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Homoagglomeration and heteroagglomeration of TiO2, in nanoparticle and bulk form, onto freshwater and marine microalgae

AuthorsSendra, Marta ; Yeste, María Pilar; Gatica, José Manuel; Moreno-Garrido, Ignacio ; Blasco, Julián
TiO2 NPs
Bulk TiO2
Issue Date15-Aug-2017
CitationScience of the Total Environment 592: 403-411 (2017)
AbstractTiO2 nanoparticles (TiO2 NPs) are employed in many products (paints, personal care products, especially sunscreens, plastics, paper, water potabilization and food products) and are then released into the environment from these products. These nanoparticles present potential risk to freshwater and marine microalgae. The primary toxicity mechanism is adsorption between NPs and microalgae (heteroagglomeration); however, studies of interactions of this kind are scarce. We investigated the heteroagglomeration process that occurs between two forms of TiO2 material, nanoparticles and bulk, and three different microalgae species, and under different environmental conditions (freshwater and marine water), in order to assess the influence of pH and ionic strength (IS). The heteroagglomeration process was examined by means of co-settling experiments and the Derjaguin-Landau-Verwey-Overbeek (DLVO) approach. The homoagglomeration process (only NPs to NPs) did not show differences between culture media (freshwater and marine water). However, in the heteroagglomeration process between NPs and cells, IS played an important role. Ions can compress the electro-double layer between NPs and microalgae, allowing a heteroagglomeration process to take place, as shown by settling experiments. TiO2 NPs presented a settling rate higher than bulk TiO2. The DLVO theory could only partially explain heteroagglomeration because, in this model, it is not considered that NP-NP and Cell-Cell homoagglomeration co-occur. In this study neither the role of exopolymeric substances in the interaction between NPs and cells nor detoxification are considered. The authors suggest that the interaction between NPs and microalgae could be considered as the first stage in the process by which nanoparticles affect microalgae.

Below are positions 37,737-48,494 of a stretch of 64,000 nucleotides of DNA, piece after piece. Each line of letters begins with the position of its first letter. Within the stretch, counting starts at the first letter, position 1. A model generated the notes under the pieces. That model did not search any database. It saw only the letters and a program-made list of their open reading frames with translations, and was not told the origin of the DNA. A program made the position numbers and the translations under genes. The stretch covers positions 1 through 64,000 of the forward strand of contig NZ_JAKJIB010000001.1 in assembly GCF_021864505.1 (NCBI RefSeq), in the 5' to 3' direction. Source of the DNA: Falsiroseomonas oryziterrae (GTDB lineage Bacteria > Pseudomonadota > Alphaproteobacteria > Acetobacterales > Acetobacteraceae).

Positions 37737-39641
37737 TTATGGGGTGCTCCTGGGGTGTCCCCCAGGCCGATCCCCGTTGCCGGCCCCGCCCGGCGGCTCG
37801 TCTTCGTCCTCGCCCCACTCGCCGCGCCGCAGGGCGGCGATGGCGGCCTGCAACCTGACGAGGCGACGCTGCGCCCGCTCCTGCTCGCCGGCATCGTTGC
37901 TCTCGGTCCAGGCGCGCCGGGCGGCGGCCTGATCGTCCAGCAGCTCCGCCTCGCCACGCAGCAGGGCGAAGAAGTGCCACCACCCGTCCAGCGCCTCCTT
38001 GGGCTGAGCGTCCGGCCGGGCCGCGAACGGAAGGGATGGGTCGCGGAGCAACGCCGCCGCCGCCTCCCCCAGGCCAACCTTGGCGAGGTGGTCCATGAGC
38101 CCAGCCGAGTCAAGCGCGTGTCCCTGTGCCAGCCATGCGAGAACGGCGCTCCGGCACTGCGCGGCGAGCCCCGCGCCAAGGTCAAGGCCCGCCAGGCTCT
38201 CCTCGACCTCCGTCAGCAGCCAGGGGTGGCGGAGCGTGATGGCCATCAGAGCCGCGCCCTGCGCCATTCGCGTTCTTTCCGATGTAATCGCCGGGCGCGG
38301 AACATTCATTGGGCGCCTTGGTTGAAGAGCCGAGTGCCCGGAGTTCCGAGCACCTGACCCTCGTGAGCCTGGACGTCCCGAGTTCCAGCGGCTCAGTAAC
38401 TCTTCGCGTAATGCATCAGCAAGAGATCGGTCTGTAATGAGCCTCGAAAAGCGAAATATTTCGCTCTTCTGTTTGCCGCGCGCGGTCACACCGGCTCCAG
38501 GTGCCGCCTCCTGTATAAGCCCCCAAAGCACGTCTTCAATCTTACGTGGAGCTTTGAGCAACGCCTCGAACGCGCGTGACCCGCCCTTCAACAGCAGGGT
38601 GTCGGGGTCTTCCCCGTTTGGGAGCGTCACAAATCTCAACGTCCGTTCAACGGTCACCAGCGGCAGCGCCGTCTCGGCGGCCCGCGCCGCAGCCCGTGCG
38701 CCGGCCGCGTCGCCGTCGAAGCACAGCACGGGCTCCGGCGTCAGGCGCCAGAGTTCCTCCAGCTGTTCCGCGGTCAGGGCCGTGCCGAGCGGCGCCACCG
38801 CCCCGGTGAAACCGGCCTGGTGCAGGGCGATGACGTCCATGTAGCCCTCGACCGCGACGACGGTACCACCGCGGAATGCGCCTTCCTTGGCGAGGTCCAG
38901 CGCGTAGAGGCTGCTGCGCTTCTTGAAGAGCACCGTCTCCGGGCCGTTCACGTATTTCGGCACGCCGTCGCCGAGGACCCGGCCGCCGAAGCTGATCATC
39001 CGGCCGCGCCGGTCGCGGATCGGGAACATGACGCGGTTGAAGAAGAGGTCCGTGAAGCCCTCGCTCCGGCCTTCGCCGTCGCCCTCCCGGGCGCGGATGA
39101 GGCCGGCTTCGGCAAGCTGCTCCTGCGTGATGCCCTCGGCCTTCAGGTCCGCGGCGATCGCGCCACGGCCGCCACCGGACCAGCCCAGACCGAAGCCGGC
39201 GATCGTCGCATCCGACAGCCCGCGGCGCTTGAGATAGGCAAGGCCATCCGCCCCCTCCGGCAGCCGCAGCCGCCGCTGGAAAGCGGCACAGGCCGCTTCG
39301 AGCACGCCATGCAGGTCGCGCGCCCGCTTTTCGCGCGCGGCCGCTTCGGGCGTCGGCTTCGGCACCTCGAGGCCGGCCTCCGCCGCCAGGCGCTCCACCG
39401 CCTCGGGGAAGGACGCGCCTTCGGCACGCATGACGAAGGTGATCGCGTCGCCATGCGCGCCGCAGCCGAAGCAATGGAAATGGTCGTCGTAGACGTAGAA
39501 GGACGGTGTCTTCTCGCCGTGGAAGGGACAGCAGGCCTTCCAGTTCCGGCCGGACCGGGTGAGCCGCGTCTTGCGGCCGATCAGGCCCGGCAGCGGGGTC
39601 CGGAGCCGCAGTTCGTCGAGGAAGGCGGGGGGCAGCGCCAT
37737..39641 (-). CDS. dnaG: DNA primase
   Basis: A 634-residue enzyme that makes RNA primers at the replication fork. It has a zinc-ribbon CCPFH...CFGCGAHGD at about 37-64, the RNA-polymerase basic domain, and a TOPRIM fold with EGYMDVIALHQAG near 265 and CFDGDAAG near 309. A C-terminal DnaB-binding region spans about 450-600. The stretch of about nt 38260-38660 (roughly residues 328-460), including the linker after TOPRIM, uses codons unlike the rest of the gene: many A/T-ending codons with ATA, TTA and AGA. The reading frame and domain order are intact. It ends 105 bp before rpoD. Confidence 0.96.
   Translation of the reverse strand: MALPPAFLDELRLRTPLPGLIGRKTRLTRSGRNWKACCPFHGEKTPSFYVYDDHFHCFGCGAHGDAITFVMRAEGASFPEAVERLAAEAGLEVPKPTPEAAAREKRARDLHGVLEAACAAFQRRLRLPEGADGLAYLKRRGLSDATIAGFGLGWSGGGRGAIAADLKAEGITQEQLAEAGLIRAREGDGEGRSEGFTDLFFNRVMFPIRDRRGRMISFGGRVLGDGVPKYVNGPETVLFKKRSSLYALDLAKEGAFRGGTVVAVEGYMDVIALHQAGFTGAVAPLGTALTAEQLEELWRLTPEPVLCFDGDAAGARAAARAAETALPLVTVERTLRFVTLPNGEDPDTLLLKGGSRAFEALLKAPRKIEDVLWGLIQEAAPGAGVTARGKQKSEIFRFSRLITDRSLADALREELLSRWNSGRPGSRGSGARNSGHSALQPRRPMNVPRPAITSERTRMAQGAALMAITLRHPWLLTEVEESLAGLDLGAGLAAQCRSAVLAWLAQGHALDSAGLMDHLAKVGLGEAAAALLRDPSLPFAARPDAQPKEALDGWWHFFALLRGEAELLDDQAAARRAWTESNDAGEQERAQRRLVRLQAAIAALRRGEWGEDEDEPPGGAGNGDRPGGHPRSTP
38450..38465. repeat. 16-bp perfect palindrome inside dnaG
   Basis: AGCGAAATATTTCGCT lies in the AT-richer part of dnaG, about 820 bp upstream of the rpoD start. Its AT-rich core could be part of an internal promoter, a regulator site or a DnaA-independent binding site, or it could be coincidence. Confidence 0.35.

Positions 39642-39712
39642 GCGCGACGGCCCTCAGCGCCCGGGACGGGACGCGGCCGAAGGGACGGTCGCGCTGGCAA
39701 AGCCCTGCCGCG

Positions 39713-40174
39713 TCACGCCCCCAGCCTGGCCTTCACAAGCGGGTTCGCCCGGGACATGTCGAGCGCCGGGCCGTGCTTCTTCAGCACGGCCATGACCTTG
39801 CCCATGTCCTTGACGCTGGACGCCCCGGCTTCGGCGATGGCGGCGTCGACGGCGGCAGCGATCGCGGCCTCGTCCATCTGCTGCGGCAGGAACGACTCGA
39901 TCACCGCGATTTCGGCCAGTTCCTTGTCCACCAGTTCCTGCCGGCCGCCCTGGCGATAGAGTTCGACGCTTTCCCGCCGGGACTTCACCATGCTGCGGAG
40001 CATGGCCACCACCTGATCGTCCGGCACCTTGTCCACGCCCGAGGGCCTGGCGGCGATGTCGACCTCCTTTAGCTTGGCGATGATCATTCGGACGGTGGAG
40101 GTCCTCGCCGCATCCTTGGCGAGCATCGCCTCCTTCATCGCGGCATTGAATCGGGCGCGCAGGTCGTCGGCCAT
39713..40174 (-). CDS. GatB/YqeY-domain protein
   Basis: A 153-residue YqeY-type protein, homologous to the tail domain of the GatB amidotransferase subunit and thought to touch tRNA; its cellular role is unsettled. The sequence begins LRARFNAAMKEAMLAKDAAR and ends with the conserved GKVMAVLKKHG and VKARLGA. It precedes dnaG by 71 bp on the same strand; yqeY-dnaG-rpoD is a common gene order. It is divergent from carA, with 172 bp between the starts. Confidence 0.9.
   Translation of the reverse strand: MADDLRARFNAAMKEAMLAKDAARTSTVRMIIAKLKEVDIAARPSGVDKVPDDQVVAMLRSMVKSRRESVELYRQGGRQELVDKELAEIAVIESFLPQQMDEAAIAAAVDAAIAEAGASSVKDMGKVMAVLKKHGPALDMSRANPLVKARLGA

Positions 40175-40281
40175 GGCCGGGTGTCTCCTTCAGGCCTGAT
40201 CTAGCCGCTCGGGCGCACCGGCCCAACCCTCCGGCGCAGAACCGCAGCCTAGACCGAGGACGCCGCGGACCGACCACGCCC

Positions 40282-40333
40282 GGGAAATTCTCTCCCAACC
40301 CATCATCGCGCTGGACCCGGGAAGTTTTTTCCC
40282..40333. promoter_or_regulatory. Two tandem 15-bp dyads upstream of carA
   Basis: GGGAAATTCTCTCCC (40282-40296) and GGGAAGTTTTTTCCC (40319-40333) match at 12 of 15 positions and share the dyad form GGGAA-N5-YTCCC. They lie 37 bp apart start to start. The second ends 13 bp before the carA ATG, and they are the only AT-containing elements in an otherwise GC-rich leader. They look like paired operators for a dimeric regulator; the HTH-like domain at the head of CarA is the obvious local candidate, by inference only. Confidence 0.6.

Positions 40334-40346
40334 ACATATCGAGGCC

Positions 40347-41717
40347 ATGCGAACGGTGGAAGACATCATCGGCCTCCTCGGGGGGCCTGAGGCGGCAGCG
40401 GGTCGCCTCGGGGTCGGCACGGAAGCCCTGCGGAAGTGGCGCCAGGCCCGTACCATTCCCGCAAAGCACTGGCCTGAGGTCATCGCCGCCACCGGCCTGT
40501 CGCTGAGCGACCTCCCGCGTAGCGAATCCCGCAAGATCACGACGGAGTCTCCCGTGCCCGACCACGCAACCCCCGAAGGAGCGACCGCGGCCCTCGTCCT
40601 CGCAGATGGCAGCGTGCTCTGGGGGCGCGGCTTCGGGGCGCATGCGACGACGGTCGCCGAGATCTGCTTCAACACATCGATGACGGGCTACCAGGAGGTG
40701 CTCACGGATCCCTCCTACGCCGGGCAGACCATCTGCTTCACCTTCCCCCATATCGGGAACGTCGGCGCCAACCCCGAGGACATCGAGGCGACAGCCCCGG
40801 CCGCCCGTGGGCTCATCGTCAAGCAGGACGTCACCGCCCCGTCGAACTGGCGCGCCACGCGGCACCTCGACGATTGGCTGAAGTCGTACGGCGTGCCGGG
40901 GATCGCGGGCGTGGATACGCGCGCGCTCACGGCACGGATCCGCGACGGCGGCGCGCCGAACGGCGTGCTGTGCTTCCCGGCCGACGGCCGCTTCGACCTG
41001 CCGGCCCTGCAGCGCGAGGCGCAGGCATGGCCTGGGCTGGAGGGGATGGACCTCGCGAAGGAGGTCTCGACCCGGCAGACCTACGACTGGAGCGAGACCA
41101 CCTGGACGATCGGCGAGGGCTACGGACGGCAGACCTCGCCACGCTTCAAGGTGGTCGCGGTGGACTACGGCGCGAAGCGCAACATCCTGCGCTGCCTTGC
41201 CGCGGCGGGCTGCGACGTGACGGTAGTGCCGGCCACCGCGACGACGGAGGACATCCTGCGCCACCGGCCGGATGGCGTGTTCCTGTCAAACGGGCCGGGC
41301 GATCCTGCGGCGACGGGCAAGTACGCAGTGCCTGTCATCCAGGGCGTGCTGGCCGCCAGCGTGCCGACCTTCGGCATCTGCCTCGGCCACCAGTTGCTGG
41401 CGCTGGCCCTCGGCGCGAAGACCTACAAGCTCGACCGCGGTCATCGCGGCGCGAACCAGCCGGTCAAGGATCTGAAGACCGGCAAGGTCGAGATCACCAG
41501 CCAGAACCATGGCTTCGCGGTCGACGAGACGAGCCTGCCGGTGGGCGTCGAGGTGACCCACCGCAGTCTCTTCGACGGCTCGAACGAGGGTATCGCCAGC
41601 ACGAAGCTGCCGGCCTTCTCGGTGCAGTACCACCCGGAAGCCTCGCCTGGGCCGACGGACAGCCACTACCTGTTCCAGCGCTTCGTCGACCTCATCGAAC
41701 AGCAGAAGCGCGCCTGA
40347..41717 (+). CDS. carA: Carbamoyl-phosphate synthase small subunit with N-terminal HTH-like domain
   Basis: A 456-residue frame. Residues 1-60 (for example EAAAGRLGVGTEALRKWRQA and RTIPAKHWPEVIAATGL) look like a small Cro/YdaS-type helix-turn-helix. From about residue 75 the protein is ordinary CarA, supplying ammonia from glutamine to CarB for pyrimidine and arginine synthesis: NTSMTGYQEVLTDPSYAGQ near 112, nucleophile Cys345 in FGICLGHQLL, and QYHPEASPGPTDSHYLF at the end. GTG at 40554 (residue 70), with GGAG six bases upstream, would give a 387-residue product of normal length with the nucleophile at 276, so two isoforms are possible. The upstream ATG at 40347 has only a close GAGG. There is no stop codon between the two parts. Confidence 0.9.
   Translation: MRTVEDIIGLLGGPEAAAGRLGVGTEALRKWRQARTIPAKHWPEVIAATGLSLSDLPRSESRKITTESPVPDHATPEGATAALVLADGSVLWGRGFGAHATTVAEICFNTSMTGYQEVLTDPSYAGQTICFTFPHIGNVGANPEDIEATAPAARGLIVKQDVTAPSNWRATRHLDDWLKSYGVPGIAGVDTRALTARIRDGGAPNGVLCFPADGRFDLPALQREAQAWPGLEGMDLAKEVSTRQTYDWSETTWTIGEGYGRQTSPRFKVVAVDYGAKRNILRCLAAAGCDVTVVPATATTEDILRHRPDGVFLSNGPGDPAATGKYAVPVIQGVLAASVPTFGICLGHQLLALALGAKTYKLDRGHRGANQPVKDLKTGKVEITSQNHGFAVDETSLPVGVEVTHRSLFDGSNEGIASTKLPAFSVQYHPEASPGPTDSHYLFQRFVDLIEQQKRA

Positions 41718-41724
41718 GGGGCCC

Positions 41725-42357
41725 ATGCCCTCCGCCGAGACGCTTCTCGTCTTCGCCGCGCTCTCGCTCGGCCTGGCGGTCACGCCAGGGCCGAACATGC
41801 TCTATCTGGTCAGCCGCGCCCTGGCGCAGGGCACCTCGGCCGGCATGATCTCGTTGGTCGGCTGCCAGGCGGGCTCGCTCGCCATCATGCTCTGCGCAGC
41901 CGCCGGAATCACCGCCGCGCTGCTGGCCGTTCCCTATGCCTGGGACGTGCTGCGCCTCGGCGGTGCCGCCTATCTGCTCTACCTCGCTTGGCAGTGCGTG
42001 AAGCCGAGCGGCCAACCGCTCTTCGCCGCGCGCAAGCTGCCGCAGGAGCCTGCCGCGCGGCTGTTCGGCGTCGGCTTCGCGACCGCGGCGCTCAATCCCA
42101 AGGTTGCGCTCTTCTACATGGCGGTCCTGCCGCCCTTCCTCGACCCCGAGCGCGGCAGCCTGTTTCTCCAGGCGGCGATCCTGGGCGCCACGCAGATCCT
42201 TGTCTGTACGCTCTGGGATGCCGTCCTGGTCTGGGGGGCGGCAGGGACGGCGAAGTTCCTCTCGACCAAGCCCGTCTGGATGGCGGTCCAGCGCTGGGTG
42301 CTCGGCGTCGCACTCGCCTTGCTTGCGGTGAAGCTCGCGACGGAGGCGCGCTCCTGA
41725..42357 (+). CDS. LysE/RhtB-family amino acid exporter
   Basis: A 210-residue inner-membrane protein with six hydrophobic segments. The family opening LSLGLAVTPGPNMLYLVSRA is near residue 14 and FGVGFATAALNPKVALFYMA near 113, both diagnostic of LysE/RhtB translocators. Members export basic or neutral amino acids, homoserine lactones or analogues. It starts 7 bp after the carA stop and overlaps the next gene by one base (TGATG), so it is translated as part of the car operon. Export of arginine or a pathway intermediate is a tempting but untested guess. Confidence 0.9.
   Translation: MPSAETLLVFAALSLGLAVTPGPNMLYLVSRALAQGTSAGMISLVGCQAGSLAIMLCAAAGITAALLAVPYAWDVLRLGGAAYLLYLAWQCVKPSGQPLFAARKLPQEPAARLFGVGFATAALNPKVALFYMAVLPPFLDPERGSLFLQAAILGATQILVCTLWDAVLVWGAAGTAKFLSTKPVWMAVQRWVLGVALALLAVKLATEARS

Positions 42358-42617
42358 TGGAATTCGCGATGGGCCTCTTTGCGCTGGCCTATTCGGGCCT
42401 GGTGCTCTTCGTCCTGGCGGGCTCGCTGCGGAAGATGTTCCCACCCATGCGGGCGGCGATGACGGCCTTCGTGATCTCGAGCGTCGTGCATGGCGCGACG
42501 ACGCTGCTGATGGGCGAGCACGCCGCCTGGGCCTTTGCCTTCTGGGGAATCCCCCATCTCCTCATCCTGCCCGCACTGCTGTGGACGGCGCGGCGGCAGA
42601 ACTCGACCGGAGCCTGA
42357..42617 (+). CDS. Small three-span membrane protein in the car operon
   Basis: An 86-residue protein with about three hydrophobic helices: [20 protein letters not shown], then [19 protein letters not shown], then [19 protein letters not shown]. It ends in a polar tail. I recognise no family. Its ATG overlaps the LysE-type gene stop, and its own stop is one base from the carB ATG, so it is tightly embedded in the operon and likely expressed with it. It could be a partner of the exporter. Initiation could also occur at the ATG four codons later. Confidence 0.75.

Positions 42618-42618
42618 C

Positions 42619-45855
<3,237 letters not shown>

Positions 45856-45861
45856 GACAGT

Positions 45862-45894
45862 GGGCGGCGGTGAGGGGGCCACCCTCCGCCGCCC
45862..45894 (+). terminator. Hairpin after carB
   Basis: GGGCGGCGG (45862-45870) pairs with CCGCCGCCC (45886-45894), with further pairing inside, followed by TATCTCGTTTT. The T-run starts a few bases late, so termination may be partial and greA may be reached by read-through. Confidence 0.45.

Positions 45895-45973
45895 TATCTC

Publisher version (URL)https://doi.org/10.1016/j.scitotenv.2017.03.127
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